Patent: Moses Poole

Britain 9119

AD. 1841 № 9119

Revolving Breeches of Fire-arms.


TO ALL TO WHOM THESE PRESENTS SHALL COME, I, Moses Poole, of Lincoln’s Inn, in the County of Middlesex, Gentleman, send greeting.

WHEREAS Her present most Excellent Majesty Queen Victoria, by Her Letters Patent under the Great Seal of Great Britain, bearing date at Westminster, the Fourteenth day of October, in the fifth year of Her reign, did, for Herself, Her heirs and successors, give and grant unto me, the said Moses Poole, Her especial licence, full power, sole privilege and authority, that I, the said Moses Poole, my exors, admors, and assigns, or such others as I, the said Moses Poole, my exors, admors, or assigns, should at any time agree with, and no others, from time to time and at all times during the term of years therein expressed, should and lawfully,might make, use, exercise, and vend, within England, Wales, and the Town of Berwick-upon-Tweed, the Invention of “Improvements in Fire-arms” communicated to me by a certain foreigner residing abroad; in which said Letters Patent is contained a proviso, that I, the said Moses Poole, shall cause a particular description of the nature of the said Invention, and in what manner the same is to be performed, to be inrolled in (Her said Majesty’s High Court of Chancery within six calendar months next and immediately after the date of the said in part recited Letters Patent, as in and by the same, reference being thereunto had, will more fully and large appear.

NOW KNOW YE, that in compliance with the said proviso, I, the said Moses Poole, do hereby declare that the nature of the said Invention, and the manner in which the same is to be performed, are fully described and ascertained in and by the following statement thereof, reference being had to the Drawing hereunto annexed, and to the figures and letters marked thereon (that is to say):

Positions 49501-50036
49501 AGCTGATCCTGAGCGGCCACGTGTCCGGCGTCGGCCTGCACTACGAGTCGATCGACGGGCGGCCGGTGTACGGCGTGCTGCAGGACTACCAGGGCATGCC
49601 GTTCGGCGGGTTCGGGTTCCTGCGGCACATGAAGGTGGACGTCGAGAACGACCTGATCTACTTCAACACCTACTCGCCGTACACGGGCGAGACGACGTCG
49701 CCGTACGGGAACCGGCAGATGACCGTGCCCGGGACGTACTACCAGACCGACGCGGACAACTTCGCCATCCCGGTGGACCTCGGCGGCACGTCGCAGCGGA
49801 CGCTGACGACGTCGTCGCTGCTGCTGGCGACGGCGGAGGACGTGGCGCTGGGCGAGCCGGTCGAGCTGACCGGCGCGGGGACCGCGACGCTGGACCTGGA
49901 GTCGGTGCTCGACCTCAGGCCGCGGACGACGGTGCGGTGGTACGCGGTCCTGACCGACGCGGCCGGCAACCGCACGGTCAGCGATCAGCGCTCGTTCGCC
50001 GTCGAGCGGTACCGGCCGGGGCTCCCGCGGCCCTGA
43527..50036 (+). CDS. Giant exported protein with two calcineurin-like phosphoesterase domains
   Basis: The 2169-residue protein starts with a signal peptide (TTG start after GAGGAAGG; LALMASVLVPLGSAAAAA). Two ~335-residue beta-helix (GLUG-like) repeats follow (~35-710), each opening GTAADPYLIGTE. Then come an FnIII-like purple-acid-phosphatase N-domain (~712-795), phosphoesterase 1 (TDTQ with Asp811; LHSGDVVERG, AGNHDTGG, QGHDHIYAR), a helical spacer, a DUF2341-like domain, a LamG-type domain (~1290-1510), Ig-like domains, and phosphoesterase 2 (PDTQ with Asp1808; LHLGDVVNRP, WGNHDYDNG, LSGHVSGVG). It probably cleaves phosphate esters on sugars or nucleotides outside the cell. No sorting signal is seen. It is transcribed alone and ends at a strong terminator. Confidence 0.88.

The improvements relate to that description of fire-arms to which are applied revolving breeches which contain a series of small barrels, according to the number of charges required, which small barrels are successively brought into a line with the main barrel of the gun; and the improvements consist in the means of arranging the different parts by which I am enabled to cause by the act of drawing the trigger and afterwards withdrawing the pressure therefrom, to recock the gun, and the different small barrels of the breach to revolve, and the nipple be brought under the cock to be successively discharged, as will be more fully described; and the Invention also consists in a mode of arranging the parts of the lock of guns, having revolving breeches applied thereto, so as to dispense with the cock or hammer by bringing as moveable stop in such position that as the breech revolves the nipple of each-small barrel, on which is placed the cap, will be brought in contact with it and explode, and thus discharge the gun, the action of which will be clearly seen in the Drawing. The advantage of such an arrangement will be, that when the breech is loaded the gun may be discharged any number of times (depending upon the number of small barrels in the breech) without removing the gun from the shoulder, which in sporting will be of great benefit.

I will first describe the part of the Drawing which relates to the mode of dispensing with the cock or hammer.

Figure 1, is a side view of part of a gun, shewing some of-the parts; and Figure 2, is an end. view of the revolving breech, shewing the position of the nipples in relation to the barrel and the stop against which they strike. In these Figures the. same letters indicate the same parts. A, is the revolving breech; B; the nipple; C, the.move able stop which receives the blow of the nipple; it moves upon an axis C¹; D, is a link connecting the collar E, with the stop C; E, is the, collar attached to the barrel G; but which does not prevent its turning; G, G, is the barrel or case containing a spiral spring; H; is a spring which brings back. the mechanism to the position shewn in the Drawing when by the action of the trigger it has been pushed forward; I, is a wheel having an equal number of teeth to the number of the small barrels: of the revolving breech; this wheel prevents the barrel. G, from turning, being always connected with it; K, is a stop piece which prevents the whole mechanism from turning; L,is a small spring which keeps the stop K,in a proper position for preventing the wheel l, from turning in that way which would unrol the spiral spring contained in the barrel Gr, but which permits the wheel to turn in the contrary way, in order that the stop K should act to prevent the spiral spring from being drawn back.